Over the last years, the hive products such as propolis and pollen have been highlighted due to their potential health benefits, including antioxidant abilities that have been correlated with their content in phenolic compounds. Regardless of the several factors that may affect propolis and pollen antioxidant activity, these products have been shown to possess, either through the use of in vitro or in vivo models, important features concerning the modulation of cellular oxidative stress caused by environmental factors (e.g. UV-light), metals, pesticides and other xenobiotics. This modulatory effect focus not only on the capture of radicals that these elements might eventually generate, but also by the activation of cellular antioxidant mechanisms such as enzymatic antioxidants or by modifying gene expression patterns. Although the mechanisms behind these responses are not fully known, it has been showed that caffeic acid phenethyl ester, pinocembrin and chrisin are some of the compounds responsible for some of these responses. Taking into account the gathered results, propolis and pollen can be viewed as potential agents in the re-stabilization of cellular oxidative imbalance and in the prevention of oxidative stress related diseases.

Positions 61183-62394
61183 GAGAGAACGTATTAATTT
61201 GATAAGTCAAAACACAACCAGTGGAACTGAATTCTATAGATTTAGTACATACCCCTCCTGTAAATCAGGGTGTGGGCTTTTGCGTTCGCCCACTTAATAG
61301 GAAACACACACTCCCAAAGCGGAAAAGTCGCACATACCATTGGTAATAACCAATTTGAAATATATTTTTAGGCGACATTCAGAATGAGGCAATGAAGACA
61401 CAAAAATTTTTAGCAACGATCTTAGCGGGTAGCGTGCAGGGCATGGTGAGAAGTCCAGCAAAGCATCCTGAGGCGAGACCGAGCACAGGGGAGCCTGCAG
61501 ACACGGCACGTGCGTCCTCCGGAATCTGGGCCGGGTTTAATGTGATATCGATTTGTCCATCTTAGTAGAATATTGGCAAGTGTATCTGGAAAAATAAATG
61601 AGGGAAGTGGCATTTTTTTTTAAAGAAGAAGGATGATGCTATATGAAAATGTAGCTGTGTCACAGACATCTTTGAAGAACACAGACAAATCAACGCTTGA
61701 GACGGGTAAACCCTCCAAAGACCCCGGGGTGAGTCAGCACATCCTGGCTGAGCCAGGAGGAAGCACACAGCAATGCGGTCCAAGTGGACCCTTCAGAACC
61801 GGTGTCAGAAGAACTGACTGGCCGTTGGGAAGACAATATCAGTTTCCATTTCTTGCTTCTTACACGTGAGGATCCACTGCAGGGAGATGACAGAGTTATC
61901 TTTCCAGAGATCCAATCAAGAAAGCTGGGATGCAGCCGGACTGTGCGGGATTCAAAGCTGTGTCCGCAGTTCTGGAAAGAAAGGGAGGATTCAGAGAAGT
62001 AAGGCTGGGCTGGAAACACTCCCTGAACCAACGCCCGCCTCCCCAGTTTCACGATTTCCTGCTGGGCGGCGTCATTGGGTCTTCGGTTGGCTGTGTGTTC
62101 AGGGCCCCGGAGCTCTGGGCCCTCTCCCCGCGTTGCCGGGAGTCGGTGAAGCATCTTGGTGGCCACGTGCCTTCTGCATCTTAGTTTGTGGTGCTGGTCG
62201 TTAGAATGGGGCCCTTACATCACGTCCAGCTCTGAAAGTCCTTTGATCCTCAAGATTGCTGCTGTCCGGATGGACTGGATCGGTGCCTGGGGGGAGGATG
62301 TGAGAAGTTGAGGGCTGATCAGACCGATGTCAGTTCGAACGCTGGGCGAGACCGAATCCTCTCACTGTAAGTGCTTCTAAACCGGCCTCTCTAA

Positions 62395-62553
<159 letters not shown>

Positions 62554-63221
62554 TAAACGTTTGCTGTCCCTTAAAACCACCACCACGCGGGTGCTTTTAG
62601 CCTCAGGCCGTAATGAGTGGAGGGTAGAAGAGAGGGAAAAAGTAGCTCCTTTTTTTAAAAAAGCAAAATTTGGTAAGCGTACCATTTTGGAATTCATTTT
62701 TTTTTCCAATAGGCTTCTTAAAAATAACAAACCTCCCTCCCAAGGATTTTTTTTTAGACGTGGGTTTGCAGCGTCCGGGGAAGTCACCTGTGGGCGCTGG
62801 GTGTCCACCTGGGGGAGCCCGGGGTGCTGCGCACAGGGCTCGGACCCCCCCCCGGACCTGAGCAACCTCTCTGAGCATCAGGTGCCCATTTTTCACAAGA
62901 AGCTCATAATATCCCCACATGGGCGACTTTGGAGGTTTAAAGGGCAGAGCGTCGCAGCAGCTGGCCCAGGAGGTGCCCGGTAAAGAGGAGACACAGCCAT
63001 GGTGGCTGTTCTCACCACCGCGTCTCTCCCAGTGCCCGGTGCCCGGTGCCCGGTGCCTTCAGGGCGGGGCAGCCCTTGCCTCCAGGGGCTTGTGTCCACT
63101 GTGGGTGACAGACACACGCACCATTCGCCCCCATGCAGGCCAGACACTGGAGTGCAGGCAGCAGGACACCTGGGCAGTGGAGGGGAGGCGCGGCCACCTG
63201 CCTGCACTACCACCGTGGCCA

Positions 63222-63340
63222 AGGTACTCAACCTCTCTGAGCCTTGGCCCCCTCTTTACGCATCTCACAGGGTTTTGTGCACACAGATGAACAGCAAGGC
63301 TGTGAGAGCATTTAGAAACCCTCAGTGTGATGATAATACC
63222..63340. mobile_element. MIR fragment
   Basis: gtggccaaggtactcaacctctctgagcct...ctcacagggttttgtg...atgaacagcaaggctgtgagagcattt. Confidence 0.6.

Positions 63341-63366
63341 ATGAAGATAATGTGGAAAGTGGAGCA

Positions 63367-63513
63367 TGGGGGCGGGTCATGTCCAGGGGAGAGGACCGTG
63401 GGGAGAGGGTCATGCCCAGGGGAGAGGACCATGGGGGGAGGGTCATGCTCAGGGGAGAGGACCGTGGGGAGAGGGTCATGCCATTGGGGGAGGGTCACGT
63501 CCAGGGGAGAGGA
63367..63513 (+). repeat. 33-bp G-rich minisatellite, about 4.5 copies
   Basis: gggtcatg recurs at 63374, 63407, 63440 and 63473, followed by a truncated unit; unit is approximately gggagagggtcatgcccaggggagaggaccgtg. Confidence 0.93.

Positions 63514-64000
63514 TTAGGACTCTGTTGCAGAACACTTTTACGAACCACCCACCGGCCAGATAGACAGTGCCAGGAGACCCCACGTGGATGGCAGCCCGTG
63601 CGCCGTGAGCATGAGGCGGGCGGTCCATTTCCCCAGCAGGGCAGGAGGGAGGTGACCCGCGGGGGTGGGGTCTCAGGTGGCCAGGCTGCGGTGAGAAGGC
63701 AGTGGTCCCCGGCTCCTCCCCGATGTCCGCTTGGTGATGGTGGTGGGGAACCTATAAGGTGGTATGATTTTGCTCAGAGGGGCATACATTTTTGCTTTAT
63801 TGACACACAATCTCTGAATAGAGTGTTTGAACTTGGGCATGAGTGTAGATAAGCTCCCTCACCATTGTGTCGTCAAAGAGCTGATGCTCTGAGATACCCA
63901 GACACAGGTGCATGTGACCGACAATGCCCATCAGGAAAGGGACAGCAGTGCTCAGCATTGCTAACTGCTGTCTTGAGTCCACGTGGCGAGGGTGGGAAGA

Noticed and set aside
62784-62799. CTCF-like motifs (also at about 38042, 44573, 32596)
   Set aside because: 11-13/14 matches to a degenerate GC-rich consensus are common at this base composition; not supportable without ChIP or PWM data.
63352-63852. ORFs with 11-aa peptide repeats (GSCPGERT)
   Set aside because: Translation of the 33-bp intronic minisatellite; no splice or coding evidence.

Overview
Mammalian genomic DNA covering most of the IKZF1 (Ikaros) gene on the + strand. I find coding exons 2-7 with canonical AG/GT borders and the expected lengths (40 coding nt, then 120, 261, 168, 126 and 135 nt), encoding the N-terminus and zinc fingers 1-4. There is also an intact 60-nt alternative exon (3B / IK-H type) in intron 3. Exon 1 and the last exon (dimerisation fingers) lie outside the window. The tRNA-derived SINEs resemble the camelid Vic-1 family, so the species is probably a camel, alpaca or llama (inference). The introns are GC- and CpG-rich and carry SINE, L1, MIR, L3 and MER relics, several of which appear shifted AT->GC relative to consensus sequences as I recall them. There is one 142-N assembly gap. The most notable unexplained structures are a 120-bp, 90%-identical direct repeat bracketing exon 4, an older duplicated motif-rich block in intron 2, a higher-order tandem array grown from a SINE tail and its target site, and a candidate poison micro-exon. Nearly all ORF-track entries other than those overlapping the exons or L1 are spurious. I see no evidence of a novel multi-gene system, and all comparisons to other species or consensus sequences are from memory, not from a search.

Keywords: Antioxidant activity, Antioxidant defenses, Antioxidant enzymes, CAPE catalase, Chrysin, DPPH, Glutathione, Glutathione peroxidase, Hive, Lipidoxidation, Oxidative stress, Phenolic compounds, Pinocembrin, Pollen, Propolis, ROS.